Digital copies can be loaded in a matter of seconds and (generally) save your place when you quit. Perfect for busy folks like ourselves.
Cheap and peppy
To use the UltraViolet Disc to Digital program, offered in slightly different forms by both Flixster and Vudu, you pop a disc into your PC. If the disc is eligible and recognized, you get the option to add an SD copy to your UV library for $2 to $3 (Flixster tends to be more expensive at $2.50 to $3 per SD conversion, so the point goes to Vudu), or an HD upgrade for $5. Vudu has Blu-Ray support, so if you have a Blu-Ray drive in your computer, you may be able to get HD for just $2 per title (another point to Vudu).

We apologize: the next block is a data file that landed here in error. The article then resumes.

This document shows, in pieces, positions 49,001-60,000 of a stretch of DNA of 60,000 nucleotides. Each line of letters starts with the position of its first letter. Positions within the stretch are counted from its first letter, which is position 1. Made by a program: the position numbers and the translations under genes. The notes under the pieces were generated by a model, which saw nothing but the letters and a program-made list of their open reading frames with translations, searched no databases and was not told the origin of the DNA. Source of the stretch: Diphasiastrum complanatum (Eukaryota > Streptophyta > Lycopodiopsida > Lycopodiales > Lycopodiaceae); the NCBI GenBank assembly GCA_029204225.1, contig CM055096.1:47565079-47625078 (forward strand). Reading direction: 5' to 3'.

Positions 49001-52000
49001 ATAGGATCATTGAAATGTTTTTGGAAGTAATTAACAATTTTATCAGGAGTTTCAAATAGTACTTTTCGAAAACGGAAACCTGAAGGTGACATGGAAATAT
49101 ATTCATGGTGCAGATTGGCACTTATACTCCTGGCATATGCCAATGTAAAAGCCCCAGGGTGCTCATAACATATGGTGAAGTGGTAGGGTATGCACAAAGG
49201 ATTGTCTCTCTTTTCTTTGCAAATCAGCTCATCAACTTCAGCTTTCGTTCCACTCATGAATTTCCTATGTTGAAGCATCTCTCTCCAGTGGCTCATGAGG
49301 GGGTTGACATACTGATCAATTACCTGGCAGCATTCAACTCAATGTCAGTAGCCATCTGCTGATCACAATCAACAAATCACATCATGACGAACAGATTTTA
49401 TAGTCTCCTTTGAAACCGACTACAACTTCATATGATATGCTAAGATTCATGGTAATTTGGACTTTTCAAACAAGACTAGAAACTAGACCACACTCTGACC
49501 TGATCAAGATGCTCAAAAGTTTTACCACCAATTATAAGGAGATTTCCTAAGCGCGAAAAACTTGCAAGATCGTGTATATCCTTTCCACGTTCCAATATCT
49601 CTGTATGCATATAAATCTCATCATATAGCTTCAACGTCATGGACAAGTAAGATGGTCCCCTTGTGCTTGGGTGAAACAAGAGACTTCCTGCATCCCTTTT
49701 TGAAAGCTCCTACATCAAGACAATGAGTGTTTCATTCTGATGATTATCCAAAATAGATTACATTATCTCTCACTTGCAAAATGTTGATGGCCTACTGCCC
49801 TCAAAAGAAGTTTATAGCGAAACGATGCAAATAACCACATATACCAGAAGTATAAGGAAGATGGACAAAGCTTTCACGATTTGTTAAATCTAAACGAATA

None of these services are without their... quirks. That's a nice way of saying that there are all sorts of bugs and gotchas:
- Discs are frequently not recognized. If this happens with Vudu, you can take then into a Walmart store where they'll validate the discs and add them to your account. They'll also stamp the center ring of the discs to ensure they aren't ever redeemed again. Cabin in the Woods was just added to Vudu's Disc to Digital program recently (full title list and updates), but when I tried to redeem it, it wasn't recognized. So I've decided to continue looking for my missing code, though I would totally buy it again for $2.